The former Disney Channel star and pop chart topper Selena Gomez has an unusual secret for keeping her vocal chords in tip-top shape.
Ms. Gomez credits the American Idol season one winner, Kelly Clarkson, with giving her the idea.
"Before I go onstage, I drink olive oil. It's disgusting, but it's good for your throat,” she told the UK’s Top of the Pops.
Sounds like her people are not sourcing the best olive oils for the budding diva.
In 1997 the Police frontman and his wife, Trudie, purchased a 900-acre, 16th-century estate in Tuscany where they produce wine, honey, pork and extra virgin olive oil. The 62 year-old British rocker says picking olives is “therapeutic.”
“We eat well. We breathe well. We sleep well. We live well. It feels healthy,” he said.
Since 1967, legendary fashion designer Norma Kamali has been a pioneer in an ever-changing and fast-moving business, but one thing has not changed.
"The one constant in my life has always been olive oil," she said. "As far back as I can remember, my mother had a solution for everything with olive oil."
"Not only does olive oil nourish, it has an extraordinary ability to enhance life, increase the quality of it, and most likely, extend it."
TV’s Dr. Oz is a vocal proponent of the health benefits of the Mediterranean diet. The Turkish-American cardiothoracic surgeon first appeared on The Oprah Winfrey Show, addressing issues like anti-aging, diabetes and heart disease.
On his own wildly popular show, Oz has tackled food fraud, including the mislabeling of lesser-grade oils as extra virgin.
"An anti-aging wonder food with head-to-toe benefits," is how Dr. Oz describes Liquid Gold. "I want every one of you to start using it every single day."
Seventy-nine-year-old Sophia Loren certainly looks stunning for a woman of her age. The Italian bombshell says her secret is ingrained in her culture -- the Mediterranean diet.
The legendary actress says she’s sure to include at least two tablespoons of olive oil in her food daily, and as a facial moisturizer.
Her way to live by? “A love of life, spaghetti and the odd bath in virgin olive oil.”
Many think the British celebrity chef, restaurateur and media personality, Jamie Oliver, is responsible for the skyrocketing popularity of olive oil in the U.K. over the past ten years. There are even those who complain he uses it too much (we beg to differ).
Oliver was awarded the TED Prize for his campaigns to "bring attention to the changes that the English, and now Americans, need to make in their lifestyles and diet." Here, here.
Australian model Miranda Kerr swears by mixing olive oil with a little lemon juice for shiny locks.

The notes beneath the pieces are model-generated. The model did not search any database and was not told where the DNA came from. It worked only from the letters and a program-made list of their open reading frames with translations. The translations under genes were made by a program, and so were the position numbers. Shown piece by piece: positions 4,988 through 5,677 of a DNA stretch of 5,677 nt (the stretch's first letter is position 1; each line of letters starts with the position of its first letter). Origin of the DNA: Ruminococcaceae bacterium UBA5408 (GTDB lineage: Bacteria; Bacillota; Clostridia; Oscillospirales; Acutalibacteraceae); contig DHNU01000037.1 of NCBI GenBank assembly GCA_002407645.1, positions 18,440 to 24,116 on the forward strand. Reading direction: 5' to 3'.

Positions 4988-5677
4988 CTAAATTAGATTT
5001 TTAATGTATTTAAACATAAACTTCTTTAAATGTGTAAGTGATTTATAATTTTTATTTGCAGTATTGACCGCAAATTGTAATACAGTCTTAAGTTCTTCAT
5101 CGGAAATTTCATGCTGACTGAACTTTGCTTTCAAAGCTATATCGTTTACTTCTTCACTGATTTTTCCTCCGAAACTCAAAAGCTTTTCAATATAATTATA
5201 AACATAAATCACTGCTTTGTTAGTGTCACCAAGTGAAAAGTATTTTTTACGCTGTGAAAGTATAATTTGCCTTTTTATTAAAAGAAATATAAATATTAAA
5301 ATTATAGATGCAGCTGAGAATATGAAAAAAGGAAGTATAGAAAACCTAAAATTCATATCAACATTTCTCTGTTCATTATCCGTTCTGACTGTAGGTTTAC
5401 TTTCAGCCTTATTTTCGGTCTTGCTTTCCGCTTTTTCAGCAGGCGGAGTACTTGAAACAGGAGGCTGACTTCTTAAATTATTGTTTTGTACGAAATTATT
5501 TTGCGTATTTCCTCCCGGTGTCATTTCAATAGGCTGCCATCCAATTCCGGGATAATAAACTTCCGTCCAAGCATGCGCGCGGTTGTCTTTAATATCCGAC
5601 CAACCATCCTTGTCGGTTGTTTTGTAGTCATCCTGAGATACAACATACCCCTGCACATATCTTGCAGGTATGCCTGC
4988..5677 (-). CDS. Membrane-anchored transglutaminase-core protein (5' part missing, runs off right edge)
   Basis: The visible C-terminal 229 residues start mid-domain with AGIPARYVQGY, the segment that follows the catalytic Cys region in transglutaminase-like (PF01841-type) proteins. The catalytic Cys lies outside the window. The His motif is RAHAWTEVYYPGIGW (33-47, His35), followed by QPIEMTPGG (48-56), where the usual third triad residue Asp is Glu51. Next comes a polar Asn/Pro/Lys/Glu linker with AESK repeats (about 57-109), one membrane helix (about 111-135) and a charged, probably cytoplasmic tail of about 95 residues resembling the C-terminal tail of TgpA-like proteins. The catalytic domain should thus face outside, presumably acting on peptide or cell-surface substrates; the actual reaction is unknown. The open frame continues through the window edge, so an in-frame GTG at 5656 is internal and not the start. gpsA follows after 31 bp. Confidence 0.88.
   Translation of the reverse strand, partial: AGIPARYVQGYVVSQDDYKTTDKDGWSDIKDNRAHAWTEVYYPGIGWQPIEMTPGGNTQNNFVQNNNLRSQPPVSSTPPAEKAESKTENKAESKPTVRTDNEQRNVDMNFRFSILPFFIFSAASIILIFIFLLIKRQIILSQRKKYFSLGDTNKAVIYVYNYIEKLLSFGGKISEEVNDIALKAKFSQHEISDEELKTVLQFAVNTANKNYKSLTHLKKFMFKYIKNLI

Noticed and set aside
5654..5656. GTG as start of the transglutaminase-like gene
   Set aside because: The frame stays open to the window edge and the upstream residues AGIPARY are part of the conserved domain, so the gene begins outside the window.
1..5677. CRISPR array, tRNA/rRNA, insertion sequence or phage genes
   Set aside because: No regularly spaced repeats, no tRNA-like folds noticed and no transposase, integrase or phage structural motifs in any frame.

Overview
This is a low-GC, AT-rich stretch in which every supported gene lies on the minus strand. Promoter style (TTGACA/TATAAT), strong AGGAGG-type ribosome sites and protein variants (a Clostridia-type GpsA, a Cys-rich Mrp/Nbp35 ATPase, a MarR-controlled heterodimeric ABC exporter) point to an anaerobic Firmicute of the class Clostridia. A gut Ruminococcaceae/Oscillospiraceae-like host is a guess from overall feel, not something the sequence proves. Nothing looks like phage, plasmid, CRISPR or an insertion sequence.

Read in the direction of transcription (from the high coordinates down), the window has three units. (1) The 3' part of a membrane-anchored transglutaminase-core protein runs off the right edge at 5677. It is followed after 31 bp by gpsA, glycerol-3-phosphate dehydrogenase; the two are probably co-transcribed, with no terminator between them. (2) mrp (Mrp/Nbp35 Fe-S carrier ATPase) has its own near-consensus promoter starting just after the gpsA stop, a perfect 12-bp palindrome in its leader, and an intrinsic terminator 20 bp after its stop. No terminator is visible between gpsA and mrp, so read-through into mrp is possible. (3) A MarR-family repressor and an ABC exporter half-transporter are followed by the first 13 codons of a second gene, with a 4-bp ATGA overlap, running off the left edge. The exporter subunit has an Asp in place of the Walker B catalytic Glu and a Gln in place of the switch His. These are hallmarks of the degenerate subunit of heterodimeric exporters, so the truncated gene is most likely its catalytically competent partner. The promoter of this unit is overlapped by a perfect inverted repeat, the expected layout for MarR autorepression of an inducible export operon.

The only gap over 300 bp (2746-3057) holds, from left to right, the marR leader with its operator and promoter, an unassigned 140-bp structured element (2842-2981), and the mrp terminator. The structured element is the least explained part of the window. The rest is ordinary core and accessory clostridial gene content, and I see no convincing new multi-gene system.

"At least once a week, I mix the two together and leave the mixture on my hair for as long as possible. It's a home recipe my mother taught me and I have yet to find a better way to repair my split ends after a catwalk show," she told French Elle magazine.
Some of her KORA Organics line of skincare products feature olive oil as an ingredient.
You might not recognize him, but you've seen his work. Canadian media and mining mogul Frank Giustra is the founder of Lions Gate Entertainment, the company behind the Emmy Award-winning television drama, Mad Men and films like American Psycho, Dogma and Fahrenheit 9/11.
Frequently required to jet around the world for his various business and philanthropic ventures, Giustra’s favorite travel companion might surprise you. “I won’t go anywhere without my olive oil,” he told the Vancouver Sun. His very own Domenica Fiore organic olive oils, produced in Umbria, Italy, have been perennial award winners at the New York International Olive Oil Competition.
Mayes up and left the States and moved to Tuscany, where she purchased a rundown villa in Cortona. Her best-selling memoir, Under the Tuscan Sun: At Home in Italy -- later adapted into the Golden Globe-winning film starring Diane Lane -- tells the story of its renovation interspersed with recipes of Mediterranean favorites.
Mayes produces the award-winning Bramasole olive oil, from a blend of olive varieties handpicked “under the Tuscan sun.”
Last, but certainly not least, is olive oil goddess Rachael Ray whose playful use of the English language includes gems like “Yum-O” (yummy), “GB” (garbage bowl), “sammie” (sandwich) and of course, the now-famous “EVOO.”
"EVOO" was added to The Oxford American College Dictionary in 2007, with the cook credited as the phrase’s creator.
In addition to her cooking shows, Ray hosts a syndicated daytime talk show, and has her own line of dog foods featuring, you guessed it, EVOO.